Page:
Apple’s HomeKit is about to see rapid growth, report suggests
While the people who should tell you don’t tell you this, one of the reasons smart home devices have been slower to proliferate than many anticipated is security – and this is a problem Apple’s Made for HomeKit system is designed to protect.
Why choose HomeKit?
A few years ago we learned that many smart home devices shipped with deeply insecure default passwords like 0000 or 1111 (if they had passcodes at all).
Many of the first wave of smart home devices didn’t let users change the existing passcodes, and many had no security at all.
This led to all kinds of bad things, from images of children leaking online to burglars hacking into connected alarm systems in order to case target properties out for future theft.
Those things may be heinous enough, but connected systems also became easy pickings for bigger kinds of theft, including the infamous hack of an HVAC system to get inside the computer system of one retailer in order to rob millions of customer’s credit card details.
All of this is very, very bad.
Apple’s HomeKit system demands manufacturers sign up to a code and use Apple silicon (in some cases). These demands are designed to ensure a high standard of security to these devices, (and make money for Apple, I suppose).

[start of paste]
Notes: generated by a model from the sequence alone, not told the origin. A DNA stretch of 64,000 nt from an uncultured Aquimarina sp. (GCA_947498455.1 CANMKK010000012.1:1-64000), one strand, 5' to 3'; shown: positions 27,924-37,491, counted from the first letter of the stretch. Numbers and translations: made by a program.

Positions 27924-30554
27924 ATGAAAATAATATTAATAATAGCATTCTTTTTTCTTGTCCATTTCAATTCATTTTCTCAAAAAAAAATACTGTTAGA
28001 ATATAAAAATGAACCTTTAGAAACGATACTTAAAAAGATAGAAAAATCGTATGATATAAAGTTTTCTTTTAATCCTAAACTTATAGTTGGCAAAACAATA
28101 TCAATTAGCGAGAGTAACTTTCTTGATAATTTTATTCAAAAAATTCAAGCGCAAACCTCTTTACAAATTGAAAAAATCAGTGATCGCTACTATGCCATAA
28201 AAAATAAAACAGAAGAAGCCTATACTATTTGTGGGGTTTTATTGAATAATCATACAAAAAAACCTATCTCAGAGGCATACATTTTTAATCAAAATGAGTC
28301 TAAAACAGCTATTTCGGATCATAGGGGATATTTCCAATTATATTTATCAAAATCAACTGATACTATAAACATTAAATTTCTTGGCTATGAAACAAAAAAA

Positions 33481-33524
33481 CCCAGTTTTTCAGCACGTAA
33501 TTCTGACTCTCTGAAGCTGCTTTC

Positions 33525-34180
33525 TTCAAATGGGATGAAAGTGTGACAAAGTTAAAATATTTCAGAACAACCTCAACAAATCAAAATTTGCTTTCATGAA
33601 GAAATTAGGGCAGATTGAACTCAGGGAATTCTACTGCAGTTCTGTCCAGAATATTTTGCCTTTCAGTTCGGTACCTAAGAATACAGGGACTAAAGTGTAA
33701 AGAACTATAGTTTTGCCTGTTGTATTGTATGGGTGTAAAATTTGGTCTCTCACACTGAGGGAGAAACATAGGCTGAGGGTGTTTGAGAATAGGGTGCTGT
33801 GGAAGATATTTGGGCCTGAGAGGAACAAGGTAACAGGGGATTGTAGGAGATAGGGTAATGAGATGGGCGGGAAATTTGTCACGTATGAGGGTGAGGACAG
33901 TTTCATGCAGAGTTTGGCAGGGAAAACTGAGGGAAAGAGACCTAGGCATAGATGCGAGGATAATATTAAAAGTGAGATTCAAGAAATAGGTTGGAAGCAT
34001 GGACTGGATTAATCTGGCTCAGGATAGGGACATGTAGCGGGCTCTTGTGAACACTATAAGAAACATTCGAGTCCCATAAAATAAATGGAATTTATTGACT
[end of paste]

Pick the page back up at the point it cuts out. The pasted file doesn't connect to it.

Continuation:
Now it looks as if Apple’s hard work creating a smart home platform that can’t easily be hacked is about to pay off:
U.S. smart lighting market to grow 1,200% by 2024
U.S. shipments for smart bulbs, lamps, fixtures and light strips will increase 12X in the next five years, claims smart home research firm ON World.
By 2024, smart light bulb revenues in the US and Canada will reach $1.5 billion up from $254 million in 2018.
The survey found that 77% purchased their first smart bulb within the past year.
Current smart bulb buyers are planning an average of 5.7 additional smart bulbs over the next two years. However, 1 in 4 have returned at least one smart bulb over the past two years and 30% indicate that it was “moderately difficult” to “nearly impossible” to install their smart bulb.
Today, approximately half of smart lighting purchases happen online.
The report does have this annoying tendency to focus on Amazon and Google’s Alexa and Assistant systems for home automation, and kind of ignores Apple, but when I dig deep down inside myself, I can’t recommend voice assistants from either Google or Amazon until they agree to protect people’s privacy more strenuously.
As recognition of the privacy erosion of poorly secured smart home devices and platforms that fail to protect consumer privacy grows, Apple’s HomeKit system seems likely to gain prime position in the growing market.
Products from Amazon.com
Which is why you may want to explore the Amazon Prime deals available on smart home lighting today – please feel free to look around using this link. If you use Philips Hue, you can purchase two bulbs for $20 today, which is half price.
Just make sure whatever you choose to buy offers HomeKit support.